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  1. #1
    Feeling helpless Guest


    (In California)In 11/97, my husband was convicted of poss. of meth and given a 3 yr. suspended sentence and 3 years probation. Among his probation conditions were not to drink to excess, and not take any medications without a doctor's prescription. He quit doing meth, spent 90 days in a residential treatment program, and has stayed out of trouble since then. 1 1/2 yrs ago, our county started a "drug court" program and without any notification, included all probationer's with drug convictions. They change the rules on a regular basis, and any non-compliance means an immediate 7 day jail sentence with appeal or hearing. The 7 days apply whether you miss a 12-step meeting, or don't participate at all and continue using. In the last month, the probation office has now said he can have a violation for drinking a beer (that for the last almost 2 years was okay) have said that he can no longer take medication that is prescribed by his physician, and he is currently doing a 7 day violation for drinking excess water, altho' he has a prescription from his doctor that he needs to drink at least 8 glasses a day for medical reasons. My question is this: sholdn't he be able to request a hearing before they can violate his probation for following his doctor's orders? Also, shouldn't there be some notification in changes to his probation terms before they can give him a violation for breaking the new rules? This last violation cost him a job he was supposed to start that day, altho' they also threaten him for being unable to pay his fines etc. This is the third job he has lost directly due to drug court. Any suggestions would be greatly appreciated, and sorry for how long this is.

  2. #2
    Tracey Guest


    You need to find a crusading defense attorney in your state who will challenge the complete lack of due process the drug courts are dispensing. Call the bar association or ask some criminal appellate attorneys. The attorney should also investigate whether the drug court can change the conditions of probation at all, & whether it can forbid probationers from taking prescription meds.

    This is not legal advice and you are not my client. Double check everything with your own attorney and your state's laws.

  3. #3
    Feeling helpless Guest


    Thanks for the advice. We live in a very small rural county that has always thought it was a law into itself. His attorney has been pretty good in the past, but I think he is afraid of creating waves. I had already thought about going outside our area for assistance, but wasn't sure it was feasible, your answer gave me a little hope, so I will now look into it. The latest is the probation office seems to have lost his paperwork, so now his release date is in question. I recently wrote a letter to the editor of our local paper complaining about how the drug court is run, most of which doesn't even apply to his particular case just things I've observed while there, but I think it may be having a small part of what is now going on. Thanks again for your help.

  4. #4
    Tracey Guest


    Yep, go outside the county. You need to find your state's John Henry Brown & convince him/her to take the case. (Prominent Washington criminal appellate defense attorney) Good luck.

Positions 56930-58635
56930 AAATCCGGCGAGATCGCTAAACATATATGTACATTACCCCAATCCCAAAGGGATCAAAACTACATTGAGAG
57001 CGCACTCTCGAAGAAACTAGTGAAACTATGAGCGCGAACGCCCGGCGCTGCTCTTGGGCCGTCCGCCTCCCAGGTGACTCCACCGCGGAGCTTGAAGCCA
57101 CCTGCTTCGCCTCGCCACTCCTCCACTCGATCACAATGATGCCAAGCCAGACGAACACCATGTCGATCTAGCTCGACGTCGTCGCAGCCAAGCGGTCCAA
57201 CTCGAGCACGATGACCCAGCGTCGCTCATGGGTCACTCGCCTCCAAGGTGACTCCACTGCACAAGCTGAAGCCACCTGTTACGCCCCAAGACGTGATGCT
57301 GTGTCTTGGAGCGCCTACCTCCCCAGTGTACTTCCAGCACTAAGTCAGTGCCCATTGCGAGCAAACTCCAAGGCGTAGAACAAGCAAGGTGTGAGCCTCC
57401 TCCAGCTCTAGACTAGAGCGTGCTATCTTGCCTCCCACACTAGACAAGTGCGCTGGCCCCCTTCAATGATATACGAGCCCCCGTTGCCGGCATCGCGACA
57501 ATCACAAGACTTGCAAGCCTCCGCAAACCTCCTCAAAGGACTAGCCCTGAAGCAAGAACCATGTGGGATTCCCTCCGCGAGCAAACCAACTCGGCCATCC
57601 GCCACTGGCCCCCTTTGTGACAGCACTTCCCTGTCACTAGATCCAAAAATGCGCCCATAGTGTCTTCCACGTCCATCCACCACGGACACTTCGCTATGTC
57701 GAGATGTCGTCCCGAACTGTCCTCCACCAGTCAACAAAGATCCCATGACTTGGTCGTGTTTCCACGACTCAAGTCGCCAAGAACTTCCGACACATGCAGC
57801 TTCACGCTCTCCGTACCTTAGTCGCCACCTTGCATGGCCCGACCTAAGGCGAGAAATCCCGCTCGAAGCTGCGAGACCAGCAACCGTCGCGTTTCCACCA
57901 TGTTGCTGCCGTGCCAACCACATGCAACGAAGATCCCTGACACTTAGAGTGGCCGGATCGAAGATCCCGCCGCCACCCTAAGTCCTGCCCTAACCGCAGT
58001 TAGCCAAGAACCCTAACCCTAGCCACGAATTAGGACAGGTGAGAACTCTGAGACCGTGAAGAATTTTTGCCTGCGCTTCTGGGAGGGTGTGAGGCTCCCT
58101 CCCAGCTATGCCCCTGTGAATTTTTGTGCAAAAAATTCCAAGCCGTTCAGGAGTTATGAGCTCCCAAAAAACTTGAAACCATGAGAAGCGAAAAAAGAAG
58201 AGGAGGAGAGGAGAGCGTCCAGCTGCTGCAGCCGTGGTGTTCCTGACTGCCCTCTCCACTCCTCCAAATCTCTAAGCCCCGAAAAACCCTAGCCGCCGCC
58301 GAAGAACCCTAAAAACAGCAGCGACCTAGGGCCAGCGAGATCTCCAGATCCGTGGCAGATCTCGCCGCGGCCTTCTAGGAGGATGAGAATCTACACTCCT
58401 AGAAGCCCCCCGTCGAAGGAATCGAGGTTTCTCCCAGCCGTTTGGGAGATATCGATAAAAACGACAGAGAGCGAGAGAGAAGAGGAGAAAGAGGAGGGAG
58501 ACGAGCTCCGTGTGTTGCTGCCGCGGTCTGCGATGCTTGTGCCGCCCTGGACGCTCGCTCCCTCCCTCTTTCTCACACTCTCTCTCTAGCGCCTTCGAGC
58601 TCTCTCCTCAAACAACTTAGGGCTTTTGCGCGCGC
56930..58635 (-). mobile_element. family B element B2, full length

This is not legal advice and you are not my client. Double check everything with your own attorney and your state's laws.

  5. #5
    dsut Guest


    I fail to understand where the courts, ANY court in fact, can do anything because someone drinks water. Water is the life giving force all life forms need. And to prevent a person, regardless of who they are or what they have done, of accessing neccesary medication prescribed by a doc, is beyond cruel and unusual punishment. IF it has happened. Make sure you can document all of this you claim has happened, then contact the ACLU in your state. Personally, I doubt it has gotten as bad as you have claimed, but in this crazy world almost anything is possible I suppose.

    I ain't a lawyer. I ain't a copper. I'm a true blue American that believes in Freedom for all. Provided they ain't criminals.

  6. #6
    Feeling helpless Guest


    I don't doubt this is hard to believe that you can end up in jail for excess water drinking, wouldn't believe it myself if I hadn't been there. My husband is not the only one in the local drug court to have gotten the standard week in jail for very strange violations. A couple examples: One guy was picked up here and sent 400 miles away for traffic warrants, he was released there, spent 3 days hitch-hiking back here, checked in with probation when he got back, gave them a clean test but still got 7 days because he didn't stop to go to AA meetings on the way, so was a few meetings short. Several have been violated for being 1 meeting short, even tho' they had tested clean for months. Another person got 7 days for not doing homework for their drug/alcohol counselor, had also tested clean and had gone to all meetings. I could give you a lot more examples, these are just a sample. I understand the violation for a legitimate dirty test, but question the motives for giving the same amount of time to those who are staying clean. Everyone in drug court is also forced to sign an agreement that even if they can prove a test was a false positive, it will still count as a dirty test with the same penalty. I have read the state guidelines for the drug court, and this county is NOT following most of them. I am currently working on a letter to the ACLU and anyone else I can think of to try to get things changed here. I really appreciate all the input I've received. Thanks!

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